By Moonyeen King
President of the Board for Tepehua
What a difference a Month makes! Last month’s article regarding portable toilets for the congested areas of Tepehua, where the inhabitants have no toilets and have to use open defecation, minimized a massive problem that has since driven the Tepehua Team back to the drawing board. Further survey through the month, and many letters from our readers to Moonie made us look harder at cost and maintenance. Thank you to our readers who took the time to contact the team, some to tell us where we were going wrong and others where we were on the right track, all constructive observations from first hand experiences.
The long term use of portables requires cleaning three times a day, and uses an abundance of chemicals, etc. The high cost of servicing made the price in the long run prohibitive and the problems of a health hazard still remained but in a different way. And it was still only a band-aid instead of a permanent solution. The only good thing about it was that it saved water. If something interfered with the waste pick-up routine, which could certainly happen, the disgusting disaster left behind is unthinkable. And we are not talking just one portable but multiple.
The only way to solve this is solid-built communal toilets attached to sewers where the waste is properly treated and removed. The plan for Tepehua has entirely changed.
The New York Times-Sunday Review March, 2021 states: “America is not made for people who pee!” by Nicolas Kristof. ‘While America needs bridges and highways, its most disgraceful infrastructure failure is the lack of public toilets.’ unquote. If only that were just the problem here.
When Mexico’s poor find a place to build a home, the intent is to build a shelter from the elements first, and think about the luxury of toilets and kitchens later. Few homes are built in the West without laying the plumbing first.
The following is the decision we have made to stop open defecation in the streets and save the health of our children. We are going to build a pilot program attached to the Tepehua Center, so we can monitor the safety and the sanitation aspect of a community shared bathroom. If this works for us in 2021, we then have the floor plan and the proof it can work to get the local Government involved in a plan to put one in all the congested areas. Plus help from the private sector. Our pilot toilet will be attached to the sewer system and the same water as the Center. We will be responsible for the maintenance, and the women who volunteer for the Center in return for help sending their children to school, free medical and dental, will make sure the sanitation meets all standards. We have a bodega at the back of the center attached to the medical unit that we can rehabilitate into a communal toilet with access to the street. The village of Tepehua has over 7,000 souls living there, 50% of whom have no toilets in their home. This is a massive problem and certainly one community toilet will be like a pee in the ocean...but everything starts with one. If this works for one area it can work for others, and because the area is so vast it is not something to be solved in one shot.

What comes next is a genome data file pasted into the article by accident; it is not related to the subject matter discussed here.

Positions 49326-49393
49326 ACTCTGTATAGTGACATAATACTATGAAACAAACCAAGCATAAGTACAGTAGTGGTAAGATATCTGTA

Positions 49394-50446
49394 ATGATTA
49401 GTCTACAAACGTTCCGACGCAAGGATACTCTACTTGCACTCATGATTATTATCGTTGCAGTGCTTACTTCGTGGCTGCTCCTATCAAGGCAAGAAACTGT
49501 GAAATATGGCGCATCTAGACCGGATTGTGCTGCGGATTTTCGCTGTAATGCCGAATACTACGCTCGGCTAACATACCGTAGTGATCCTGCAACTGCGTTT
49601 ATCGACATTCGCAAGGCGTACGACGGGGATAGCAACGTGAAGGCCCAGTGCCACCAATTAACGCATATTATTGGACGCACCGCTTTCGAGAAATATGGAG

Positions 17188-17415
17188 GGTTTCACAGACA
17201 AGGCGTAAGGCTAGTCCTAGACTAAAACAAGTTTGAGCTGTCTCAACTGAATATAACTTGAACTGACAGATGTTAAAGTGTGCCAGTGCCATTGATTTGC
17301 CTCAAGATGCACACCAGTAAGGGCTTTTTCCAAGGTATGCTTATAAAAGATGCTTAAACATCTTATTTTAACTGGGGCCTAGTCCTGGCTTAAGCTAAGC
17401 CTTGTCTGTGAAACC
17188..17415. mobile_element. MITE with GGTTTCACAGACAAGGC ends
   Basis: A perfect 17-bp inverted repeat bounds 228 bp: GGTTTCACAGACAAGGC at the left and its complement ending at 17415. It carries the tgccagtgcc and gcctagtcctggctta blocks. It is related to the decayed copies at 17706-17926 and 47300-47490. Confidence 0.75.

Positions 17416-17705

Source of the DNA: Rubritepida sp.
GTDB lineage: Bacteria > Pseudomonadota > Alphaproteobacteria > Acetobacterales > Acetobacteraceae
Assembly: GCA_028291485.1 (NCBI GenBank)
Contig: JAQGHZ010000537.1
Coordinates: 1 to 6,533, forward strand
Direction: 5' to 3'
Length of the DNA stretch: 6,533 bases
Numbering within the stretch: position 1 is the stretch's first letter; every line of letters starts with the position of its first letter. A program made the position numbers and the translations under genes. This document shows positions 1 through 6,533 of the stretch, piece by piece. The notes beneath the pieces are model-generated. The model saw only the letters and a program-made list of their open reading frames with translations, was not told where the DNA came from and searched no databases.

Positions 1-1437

There are other solutions - make the tin roofs strong enough to hold tinacos (water tanks), then attach the home to the sewer and water; or raze the whole barrio to the ground and build tenements. A better class of slum like Government housing.
Toilets and paper and potable water are luxury items for the poor. We will have them all, the impossible is just taking a little longer to solve. Keep your advice coming, it is invaluable. A pilot program is now written in stone. Your travel soap bars would be gratefully accepted.
For more information about Lake Chapala visit: www.chapala.com
MOONYEEN PATRICIA KING
Column: Profiling Tepehua
Settled in Mexico 13 years ago. The intention was to retire into the arts as a writer, poet and painter...that didn’t happen. Beneath the smiles of the peoples of Mexico there was such a great need for change, especially for the women and children of the barrios, Moonyeen has dedicated these years to change the face of this little corner of the world. The work done by the volunteers of the Tepehua Community Center is teaching that change is possible anywhere. Moonyeen was portrayed as “Woman of the Year,” also two Paul Harris Rotary awards for the work done at Tepehua. “Life in Mexico is very fulfilling. The Mexican people give so much more to us immigrants than we can possible return.